However the most important acquisition for Bulgarian Army was the cult of bayonet attack that would make famous Bulgarian infantry during Balkan Wars, but caused also many casualties. The experiences of the Russo-Japanese War were also very instructive in tactical use of artillery. The Bulgarian General Staff issued new instructions in 1905-1909 for field and fortress artillery that incorporated some lessons taken from the Russo-Japanese War.
First, instead of taking open positions and shooting
directly towards the target, field artillery had to take deep masked
positions which already had special and improved
means for fire towards the target. This was of great importance
because of the irregular topography of much of the Balkan Peninsula, and
especially of the Bulgarian borders with
Another important lesson was the demonstration that siege artillery could be used not only against fortress and fortified positions, but also against field positions. For this purpose Bulgarian Army began to buy heavy artillery. Before the Russo-Japanese War, the Bulgarian Army had acquired only 30 120mm Krupp howitzers, received about 1903. They were mobile and were distributed for war in five batteries assigned to first line troops. However at first they were attached to the fortress artillery and not to field artillery. Another 24 150mm Schneider howitzers were received in 1904. But in order to increase their rate of fire, in 1907 some accessories were ordered. They too were attached to fortress artillery. In order to provide field army with a modern mobile heavy howitzer, Bulgarian General Staff in 1907 ordered 36 120mm Schneider quick-firing howitzers. They were formed into 9 batteries of 4 guns and 12 ammunition wagons and were attached to field artillery. Every Army Inspectorate received a division composed by three batteries. In wartime they should support field army, especially in order to destroy enemy batteries with indirect fire. Nevertheless in 1912 Bulgarian Army too few howitzers and fortress artillery was too little in quantity and outdated (although in 1912 it was planned to buy 360 fortress guns).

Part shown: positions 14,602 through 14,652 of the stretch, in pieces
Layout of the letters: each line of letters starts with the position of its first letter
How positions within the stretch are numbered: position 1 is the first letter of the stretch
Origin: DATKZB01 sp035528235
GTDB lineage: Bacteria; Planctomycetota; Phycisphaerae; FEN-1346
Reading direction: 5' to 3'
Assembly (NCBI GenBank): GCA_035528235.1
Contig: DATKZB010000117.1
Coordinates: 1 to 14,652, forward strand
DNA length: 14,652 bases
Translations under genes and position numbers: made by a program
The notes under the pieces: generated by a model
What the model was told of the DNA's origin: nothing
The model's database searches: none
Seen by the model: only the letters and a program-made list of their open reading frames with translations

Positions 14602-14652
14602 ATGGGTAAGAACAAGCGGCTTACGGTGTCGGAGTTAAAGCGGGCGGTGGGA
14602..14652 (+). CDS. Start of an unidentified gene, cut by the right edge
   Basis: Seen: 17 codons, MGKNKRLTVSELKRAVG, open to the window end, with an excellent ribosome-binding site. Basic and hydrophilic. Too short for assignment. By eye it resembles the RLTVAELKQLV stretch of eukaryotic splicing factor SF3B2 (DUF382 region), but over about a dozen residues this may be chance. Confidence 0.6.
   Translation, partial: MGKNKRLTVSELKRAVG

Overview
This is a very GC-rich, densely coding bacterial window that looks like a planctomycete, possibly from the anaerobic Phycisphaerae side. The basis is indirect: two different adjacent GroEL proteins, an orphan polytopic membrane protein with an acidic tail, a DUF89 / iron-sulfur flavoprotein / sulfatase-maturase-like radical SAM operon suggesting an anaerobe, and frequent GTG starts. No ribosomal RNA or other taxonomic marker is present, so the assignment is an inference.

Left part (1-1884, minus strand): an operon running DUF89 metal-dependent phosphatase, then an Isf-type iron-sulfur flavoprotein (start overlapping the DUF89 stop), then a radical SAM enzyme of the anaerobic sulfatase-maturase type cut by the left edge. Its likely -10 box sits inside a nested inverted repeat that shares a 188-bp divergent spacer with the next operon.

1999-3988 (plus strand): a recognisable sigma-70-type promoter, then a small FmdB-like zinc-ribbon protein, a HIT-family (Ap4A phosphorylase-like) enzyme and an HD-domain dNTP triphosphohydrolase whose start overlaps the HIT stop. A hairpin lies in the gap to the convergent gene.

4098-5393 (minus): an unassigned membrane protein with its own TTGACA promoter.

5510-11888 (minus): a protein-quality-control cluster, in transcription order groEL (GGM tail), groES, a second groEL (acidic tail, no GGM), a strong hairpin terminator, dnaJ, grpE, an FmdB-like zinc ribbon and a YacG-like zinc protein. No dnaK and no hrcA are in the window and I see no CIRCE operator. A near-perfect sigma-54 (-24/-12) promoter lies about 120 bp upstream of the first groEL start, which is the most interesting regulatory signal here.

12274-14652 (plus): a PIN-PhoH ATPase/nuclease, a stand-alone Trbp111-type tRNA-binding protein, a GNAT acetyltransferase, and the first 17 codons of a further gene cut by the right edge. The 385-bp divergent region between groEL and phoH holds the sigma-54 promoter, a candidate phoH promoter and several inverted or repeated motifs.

Bulgarian Artillery began to buy quick-firing guns. Taking into account the
broken terrain of great part of its future theatre of war, the Bulgarian
General Staff paid great attention to mountain artillery. After having bought
56 – 75mm Krupp quick firing guns, it ordered another 36 more modern
Schneider quick-firing guns of the same caliber. In October 1912, At the
beginning of the War against Turkey, Bulgarian Army had 23 batteries of
modern pack artillery, more that twice the number of the batteries owned by
Serbian (9) or Greek (8) Army. Balkan Wars, fought mainly in the hills and
stemming from the Russo-Japanese War ignored by Bulgarian army was the
efficient use of cavalry. In fact during the war the Japaneses failed to use
their cavalry to harass the disorganized retreat of their enemy. They
especially failed to utilize the cavalry as a source of firepower. The
admiration for the Japanese Army and the progressive adoption of its tactics
may explain why Bulgarian Army did not provide its cavalry with artillery. This
was a great weakness for the Cavalry Division during the war against